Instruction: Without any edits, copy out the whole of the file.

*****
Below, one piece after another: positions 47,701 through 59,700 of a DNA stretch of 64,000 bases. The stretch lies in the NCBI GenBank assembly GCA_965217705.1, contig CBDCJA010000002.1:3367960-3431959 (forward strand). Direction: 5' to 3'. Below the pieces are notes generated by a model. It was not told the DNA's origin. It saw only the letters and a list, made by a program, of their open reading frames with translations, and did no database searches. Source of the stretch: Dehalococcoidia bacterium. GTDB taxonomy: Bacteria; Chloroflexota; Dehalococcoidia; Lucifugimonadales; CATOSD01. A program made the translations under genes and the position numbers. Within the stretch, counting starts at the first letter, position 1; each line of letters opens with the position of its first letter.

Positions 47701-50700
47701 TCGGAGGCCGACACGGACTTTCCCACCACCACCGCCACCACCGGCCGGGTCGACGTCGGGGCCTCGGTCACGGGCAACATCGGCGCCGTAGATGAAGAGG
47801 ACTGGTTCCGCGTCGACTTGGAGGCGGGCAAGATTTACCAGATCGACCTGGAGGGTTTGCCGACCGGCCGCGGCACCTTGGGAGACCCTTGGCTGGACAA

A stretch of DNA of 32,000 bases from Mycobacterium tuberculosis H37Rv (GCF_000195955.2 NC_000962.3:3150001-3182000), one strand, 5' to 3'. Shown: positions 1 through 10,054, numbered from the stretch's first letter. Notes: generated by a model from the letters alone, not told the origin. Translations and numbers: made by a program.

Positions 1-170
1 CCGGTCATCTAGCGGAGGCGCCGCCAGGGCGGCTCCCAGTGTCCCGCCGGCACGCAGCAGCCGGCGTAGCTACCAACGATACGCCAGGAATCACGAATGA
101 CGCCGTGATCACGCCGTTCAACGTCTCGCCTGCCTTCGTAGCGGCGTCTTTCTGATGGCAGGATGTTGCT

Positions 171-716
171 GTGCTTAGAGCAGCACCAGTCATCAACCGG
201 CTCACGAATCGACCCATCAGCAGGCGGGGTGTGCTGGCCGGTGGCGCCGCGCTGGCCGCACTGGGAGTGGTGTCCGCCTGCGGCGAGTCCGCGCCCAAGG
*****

Below, one piece after another: positions 47,701 through 59,700 of a DNA stretch of 64,000 bases. The stretch lies in the NCBI GenBank assembly GCA_965217705.1, contig CBDCJA010000002.1:3367960-3431959 (forward strand). Direction: 5' to 3'. Below the pieces are notes generated by a model. It was not told the DNA's origin. It saw only the letters and a list, made by a program, of their open reading frames with translations, and did no database searches. Source of the stretch: Dehalococcoidia bacterium. GTDB taxonomy: Bacteria; Chloroflexota; Dehalococcoidia; Lucifugimonadales; CATOSD01. A program made the translations under genes and the position numbers. Within the stretch, counting starts at the first letter, position 1; each line of letters opens with the position of its first letter.

Positions 47701-50700
47701 TCGGAGGCCGACACGGACTTTCCCACCACCACCGCCACCACCGGCCGGGTCGACGTCGGGGCCTCGGTCACGGGCAACATCGGCGCCGTAGATGAAGAGG
47801 ACTGGTTCCGCGTCGACTTGGAGGCGGGCAAGATTTACCAGATCGACCTGGAGGGTTTGCCGACCGGCCGCGGCACCTTGGGAGACCCTTGGCTGGACAA

A stretch of DNA of 32,000 bases from Mycobacterium tuberculosis H37Rv (GCF_000195955.2 NC_000962.3:3150001-3182000), one strand, 5' to 3'. Shown: positions 1 through 10,054, numbered from the stretch's first letter. Notes: generated by a model from the letters alone, not told the origin. Translations and numbers: made by a program.

Positions 1-170
1 CCGGTCATCTAGCGGAGGCGCCGCCAGGGCGGCTCCCAGTGTCCCGCCGGCACGCAGCAGCCGGCGTAGCTACCAACGATACGCCAGGAATCACGAATGA
101 CGCCGTGATCACGCCGTTCAACGTCTCGCCTGCCTTCGTAGCGGCGTCTTTCTGATGGCAGGATGTTGCT

Positions 171-716
171 GTGCTTAGAGCAGCACCAGTCATCAACCGG
201 CTCACGAATCGACCCATCAGCAGGCGGGGTGTGCTGGCCGGTGGCGCCGCGCTGGCCGCACTGGGAGTGGTGTCCGCCTGCGGCGAGTCCGCGCCCAAGG